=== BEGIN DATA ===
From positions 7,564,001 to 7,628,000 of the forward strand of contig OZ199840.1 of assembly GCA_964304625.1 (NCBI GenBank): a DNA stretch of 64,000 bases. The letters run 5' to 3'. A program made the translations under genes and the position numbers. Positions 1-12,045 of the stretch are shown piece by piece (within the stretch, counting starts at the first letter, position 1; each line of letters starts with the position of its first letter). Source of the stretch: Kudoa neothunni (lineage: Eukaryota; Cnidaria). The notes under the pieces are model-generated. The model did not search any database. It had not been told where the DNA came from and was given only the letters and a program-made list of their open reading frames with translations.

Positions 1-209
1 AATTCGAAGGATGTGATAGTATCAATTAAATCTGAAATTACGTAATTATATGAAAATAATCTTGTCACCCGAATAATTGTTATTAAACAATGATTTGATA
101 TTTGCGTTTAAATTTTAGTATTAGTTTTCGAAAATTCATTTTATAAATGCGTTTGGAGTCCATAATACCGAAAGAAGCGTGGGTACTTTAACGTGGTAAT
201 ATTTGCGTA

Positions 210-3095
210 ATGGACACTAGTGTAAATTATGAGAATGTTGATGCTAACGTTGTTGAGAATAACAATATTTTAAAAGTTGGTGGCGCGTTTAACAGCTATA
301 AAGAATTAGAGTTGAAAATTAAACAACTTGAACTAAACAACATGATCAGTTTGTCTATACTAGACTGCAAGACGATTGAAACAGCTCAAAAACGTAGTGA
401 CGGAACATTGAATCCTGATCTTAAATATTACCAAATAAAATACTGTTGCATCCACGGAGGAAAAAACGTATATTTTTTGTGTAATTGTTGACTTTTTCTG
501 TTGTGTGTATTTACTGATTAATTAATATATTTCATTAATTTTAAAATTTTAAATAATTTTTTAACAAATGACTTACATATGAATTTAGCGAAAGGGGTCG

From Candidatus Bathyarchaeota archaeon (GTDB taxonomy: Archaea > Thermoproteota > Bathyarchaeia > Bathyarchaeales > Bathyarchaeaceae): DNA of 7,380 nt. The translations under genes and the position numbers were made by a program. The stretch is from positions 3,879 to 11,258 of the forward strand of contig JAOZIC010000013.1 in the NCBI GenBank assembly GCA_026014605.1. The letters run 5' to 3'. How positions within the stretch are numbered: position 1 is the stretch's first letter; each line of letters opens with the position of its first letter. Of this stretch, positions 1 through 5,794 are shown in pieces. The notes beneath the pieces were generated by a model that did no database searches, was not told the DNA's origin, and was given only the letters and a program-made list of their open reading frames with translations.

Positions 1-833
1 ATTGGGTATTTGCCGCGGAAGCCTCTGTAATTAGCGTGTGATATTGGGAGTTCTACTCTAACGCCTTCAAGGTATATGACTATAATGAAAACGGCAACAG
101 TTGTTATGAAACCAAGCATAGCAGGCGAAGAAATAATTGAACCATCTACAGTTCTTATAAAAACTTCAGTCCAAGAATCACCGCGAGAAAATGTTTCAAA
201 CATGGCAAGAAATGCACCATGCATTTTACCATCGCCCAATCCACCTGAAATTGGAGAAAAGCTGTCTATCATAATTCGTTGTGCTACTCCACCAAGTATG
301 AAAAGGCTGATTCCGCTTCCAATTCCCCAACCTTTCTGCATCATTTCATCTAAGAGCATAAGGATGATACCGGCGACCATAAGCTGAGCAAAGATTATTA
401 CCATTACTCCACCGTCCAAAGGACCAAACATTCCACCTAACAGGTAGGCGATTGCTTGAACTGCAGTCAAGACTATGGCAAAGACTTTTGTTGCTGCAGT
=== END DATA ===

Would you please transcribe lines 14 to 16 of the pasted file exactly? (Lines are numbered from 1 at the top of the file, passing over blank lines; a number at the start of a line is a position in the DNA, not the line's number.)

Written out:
101 TTGTTATGAAACCAAGCATAGCAGGCGAAGAAATAATTGAACCATCTACAGTTCTTATAAAAACTTCAGTCCAAGAATCACCGCGAGAAAATGTTTCAAA
201 CATGGCAAGAAATGCACCATGCATTTTACCATCGCCCAATCCACCTGAAATTGGAGAAAAGCTGTCTATCATAATTCGTTGTGCTACTCCACCAAGTATG
301 AAAAGGCTGATTCCGCTTCCAATTCCCCAACCTTTCTGCATCATTTCATCTAAGAGCATAAGGATGATACCGGCGACCATAAGCTGAGCAAAGATTATTA